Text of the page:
Our dietary insecurities
When we talk about a balanced diet, we tend to feel bad, most people think it doesn’t do well enough, and whenever we question our eating habits, we get restless.
“50% of the most common cancers could be avoided with healthy dietary and lifestyle habits”
And questioning our food, smoke vendors appear on every corner (they say they are “professionals”), who claim to know what diet guarantees healthy aging and a long life. So much so that in the end we fall into the misinformation of our era.
There’s no single diet valid for everyone
We come to disappoint you and tell you that there are many valid diets in the world that adapt to the conditions and products of each territory. However, there are a number of recommendations we can apply to improve our habits.
What should our food contain?
Although we are often unaware of it, our body functions and regenerates permanently, and needs a number of nutrients to do its job:
• We should try to eat carbohydrates (which provide energy) in proportion to our physical activity. For this function, we mainly use cereals and tubers.
• It is necessary to provide protein to form and repair body tissues and structures. Proteins could also generate energy in a slightly different way than carbohydrates, but for physiological and economic reasons, it would be absurd. There are different types of proteins that differ in their protein quality or bioavailability (percentage of protein available for use in our metabolic processes) The more bioavailability a protein has, the less we have to consume to meet our needs. According to this criterion, and in order of protein quality, we highlight meat, fish, eggs, milk, legumes and nuts. • Very important fats, necessary to absorb vitamins A, D, E and K, and essential structural elements as they are also part of cell membranes. Some essential fatty acids are linoleic acid or linolenic acid. They form structures of the nervous system. The saturation of the fatty acids that make up the lipids we ingest is important. • Fiber is also important (carbohydrates that we cannot process) to maintain good health of intestinal microbiology and for the prevention of cardiovascular disease, diabetes or digestive disorders. • The minerals that ensure everything works well. We highlight the macrominerals: calcium, phosphorus, iron, magnesium, sulfur, sodium, potassium and chlorine. There are cases in which we limit the intake of minerals (as in the case of salt, which is recommended a maximum of 3g / day) to avoid possible adverse effects that may occur. Food as a cultural fact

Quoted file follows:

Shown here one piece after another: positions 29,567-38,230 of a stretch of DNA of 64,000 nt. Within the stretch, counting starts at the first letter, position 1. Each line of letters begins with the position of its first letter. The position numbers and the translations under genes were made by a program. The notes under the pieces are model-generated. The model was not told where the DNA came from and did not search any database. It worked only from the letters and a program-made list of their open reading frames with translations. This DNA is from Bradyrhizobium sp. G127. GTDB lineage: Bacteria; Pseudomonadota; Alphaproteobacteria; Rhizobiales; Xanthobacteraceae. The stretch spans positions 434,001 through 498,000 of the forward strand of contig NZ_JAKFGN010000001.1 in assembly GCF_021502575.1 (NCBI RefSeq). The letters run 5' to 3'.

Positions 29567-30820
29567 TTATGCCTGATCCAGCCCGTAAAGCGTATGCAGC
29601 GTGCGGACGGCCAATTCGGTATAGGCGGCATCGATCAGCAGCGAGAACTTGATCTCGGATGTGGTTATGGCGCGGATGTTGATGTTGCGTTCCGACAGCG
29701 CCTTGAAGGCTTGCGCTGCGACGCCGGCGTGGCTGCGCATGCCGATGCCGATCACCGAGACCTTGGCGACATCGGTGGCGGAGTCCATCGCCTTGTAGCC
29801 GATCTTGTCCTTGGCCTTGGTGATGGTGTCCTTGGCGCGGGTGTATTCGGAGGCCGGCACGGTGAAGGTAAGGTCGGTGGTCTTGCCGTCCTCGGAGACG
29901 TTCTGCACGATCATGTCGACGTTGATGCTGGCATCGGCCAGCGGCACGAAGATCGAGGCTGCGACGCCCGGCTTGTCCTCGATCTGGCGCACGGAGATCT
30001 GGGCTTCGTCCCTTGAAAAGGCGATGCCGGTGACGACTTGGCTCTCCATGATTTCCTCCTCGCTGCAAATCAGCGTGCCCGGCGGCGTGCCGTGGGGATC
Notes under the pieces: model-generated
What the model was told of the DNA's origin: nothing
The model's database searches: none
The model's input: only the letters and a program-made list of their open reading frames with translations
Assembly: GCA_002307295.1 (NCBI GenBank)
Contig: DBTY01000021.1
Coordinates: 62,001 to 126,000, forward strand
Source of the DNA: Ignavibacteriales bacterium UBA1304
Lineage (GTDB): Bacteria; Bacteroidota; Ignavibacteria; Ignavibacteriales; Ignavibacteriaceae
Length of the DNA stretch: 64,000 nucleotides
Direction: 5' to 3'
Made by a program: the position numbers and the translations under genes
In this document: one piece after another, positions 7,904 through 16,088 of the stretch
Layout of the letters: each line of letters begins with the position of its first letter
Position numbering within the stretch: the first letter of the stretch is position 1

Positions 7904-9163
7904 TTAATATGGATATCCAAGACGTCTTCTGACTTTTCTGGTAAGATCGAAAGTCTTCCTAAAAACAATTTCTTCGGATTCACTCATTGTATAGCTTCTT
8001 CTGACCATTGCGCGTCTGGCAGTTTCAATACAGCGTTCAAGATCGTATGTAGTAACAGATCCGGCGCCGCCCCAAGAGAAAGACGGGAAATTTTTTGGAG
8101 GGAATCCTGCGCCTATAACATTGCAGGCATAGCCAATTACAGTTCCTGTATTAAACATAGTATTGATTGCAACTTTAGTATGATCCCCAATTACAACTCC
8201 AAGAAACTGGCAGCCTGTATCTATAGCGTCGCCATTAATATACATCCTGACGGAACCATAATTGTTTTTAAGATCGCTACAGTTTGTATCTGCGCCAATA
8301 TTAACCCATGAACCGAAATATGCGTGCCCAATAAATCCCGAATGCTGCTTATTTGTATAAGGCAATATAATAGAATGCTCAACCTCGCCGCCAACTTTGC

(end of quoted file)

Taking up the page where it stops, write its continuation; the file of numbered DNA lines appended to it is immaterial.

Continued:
Food has developed within the framework of civilization and has therefore been integrated into culture. It is a cultural fact that brings us satisfaction and pleasure. In fact, we celebrate the best parties and gatherings around a table with family or friends, but this does not alter the nature of the nutritional recommendations, which are individualized for each person.
It is important that we have information about the risks and benefits of maintaining proper eating habits. The healthy eating plate
The best summary we’ve found is the healthy eating plate Harvard University published in 2011 that makes an infographic of what our daily food intake should look like:
Healthy eating plate for Harvard University
And with these guidelines, we can build our healthy diet. Preferably from fresh, seasonal products that have not been processed, or that are minimally processed.
Small changes to eat better
Adapting our diet to the ideal diet is not an easy or quick task, but the public health department has prepared a guide with little tips that can help us:
Look for local, quality food, with the guarantee of the producer who obtains it.
Improving our diet is working to improve our environment, our health and that of ours.